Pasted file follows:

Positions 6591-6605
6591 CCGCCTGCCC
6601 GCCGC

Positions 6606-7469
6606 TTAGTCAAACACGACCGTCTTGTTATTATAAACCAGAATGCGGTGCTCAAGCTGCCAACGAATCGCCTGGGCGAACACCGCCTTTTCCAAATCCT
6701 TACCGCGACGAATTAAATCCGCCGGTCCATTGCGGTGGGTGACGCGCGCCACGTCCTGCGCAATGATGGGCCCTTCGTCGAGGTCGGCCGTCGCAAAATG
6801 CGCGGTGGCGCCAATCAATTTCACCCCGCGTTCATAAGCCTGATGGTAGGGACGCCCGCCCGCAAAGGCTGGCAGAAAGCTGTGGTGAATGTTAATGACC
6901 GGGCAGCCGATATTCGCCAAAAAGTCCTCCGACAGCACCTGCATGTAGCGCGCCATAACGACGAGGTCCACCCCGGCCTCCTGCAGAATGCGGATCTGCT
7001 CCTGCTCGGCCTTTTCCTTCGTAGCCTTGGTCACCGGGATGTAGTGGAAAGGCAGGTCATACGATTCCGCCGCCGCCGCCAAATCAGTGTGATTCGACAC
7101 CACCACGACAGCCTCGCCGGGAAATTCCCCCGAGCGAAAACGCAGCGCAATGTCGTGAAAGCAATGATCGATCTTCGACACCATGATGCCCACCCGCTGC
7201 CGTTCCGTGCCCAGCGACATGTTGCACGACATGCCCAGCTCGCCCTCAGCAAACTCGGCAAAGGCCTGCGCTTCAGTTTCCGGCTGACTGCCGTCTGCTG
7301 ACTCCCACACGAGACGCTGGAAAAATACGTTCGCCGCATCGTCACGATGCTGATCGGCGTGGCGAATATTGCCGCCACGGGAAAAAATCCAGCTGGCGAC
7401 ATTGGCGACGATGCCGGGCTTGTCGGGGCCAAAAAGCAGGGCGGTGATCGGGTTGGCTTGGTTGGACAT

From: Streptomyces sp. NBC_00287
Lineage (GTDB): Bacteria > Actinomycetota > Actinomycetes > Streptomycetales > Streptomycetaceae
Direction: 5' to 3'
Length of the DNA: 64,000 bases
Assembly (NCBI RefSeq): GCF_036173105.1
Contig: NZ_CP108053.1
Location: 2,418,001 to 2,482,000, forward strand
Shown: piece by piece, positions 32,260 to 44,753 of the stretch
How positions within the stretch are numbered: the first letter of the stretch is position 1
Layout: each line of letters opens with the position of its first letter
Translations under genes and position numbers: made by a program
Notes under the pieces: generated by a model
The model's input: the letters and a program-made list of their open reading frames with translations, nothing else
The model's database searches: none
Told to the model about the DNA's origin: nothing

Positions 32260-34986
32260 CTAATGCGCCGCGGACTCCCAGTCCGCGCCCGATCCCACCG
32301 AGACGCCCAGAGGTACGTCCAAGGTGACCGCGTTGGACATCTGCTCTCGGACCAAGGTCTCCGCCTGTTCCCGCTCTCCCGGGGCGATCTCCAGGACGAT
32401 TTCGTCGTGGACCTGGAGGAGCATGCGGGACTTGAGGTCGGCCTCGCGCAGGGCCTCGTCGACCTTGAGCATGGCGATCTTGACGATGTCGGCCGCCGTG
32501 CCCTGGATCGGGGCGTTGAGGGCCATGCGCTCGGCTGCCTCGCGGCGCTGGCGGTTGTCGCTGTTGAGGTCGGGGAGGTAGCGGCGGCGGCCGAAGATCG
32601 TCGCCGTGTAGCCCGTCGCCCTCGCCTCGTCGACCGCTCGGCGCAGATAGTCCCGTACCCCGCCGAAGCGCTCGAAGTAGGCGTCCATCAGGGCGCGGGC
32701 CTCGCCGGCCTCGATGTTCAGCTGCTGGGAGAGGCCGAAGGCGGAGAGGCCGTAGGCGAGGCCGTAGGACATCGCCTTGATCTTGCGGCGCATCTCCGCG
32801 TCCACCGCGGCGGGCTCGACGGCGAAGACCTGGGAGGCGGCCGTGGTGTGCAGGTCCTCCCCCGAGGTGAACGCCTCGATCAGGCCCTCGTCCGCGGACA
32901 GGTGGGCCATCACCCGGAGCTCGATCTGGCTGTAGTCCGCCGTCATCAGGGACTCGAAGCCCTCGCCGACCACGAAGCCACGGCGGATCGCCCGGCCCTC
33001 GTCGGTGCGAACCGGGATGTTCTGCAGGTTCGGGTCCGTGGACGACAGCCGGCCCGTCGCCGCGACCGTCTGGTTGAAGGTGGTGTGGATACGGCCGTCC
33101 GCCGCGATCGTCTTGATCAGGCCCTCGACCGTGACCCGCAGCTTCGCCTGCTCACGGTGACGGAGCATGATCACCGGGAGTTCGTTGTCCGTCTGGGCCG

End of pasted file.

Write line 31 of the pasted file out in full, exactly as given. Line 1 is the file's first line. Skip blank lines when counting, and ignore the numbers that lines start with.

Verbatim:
32301 AGACGCCCAGAGGTACGTCCAAGGTGACCGCGTTGGACATCTGCTCTCGGACCAAGGTCTCCGCCTGTTCCCGCTCTCCCGGGGCGATCTCCAGGACGAT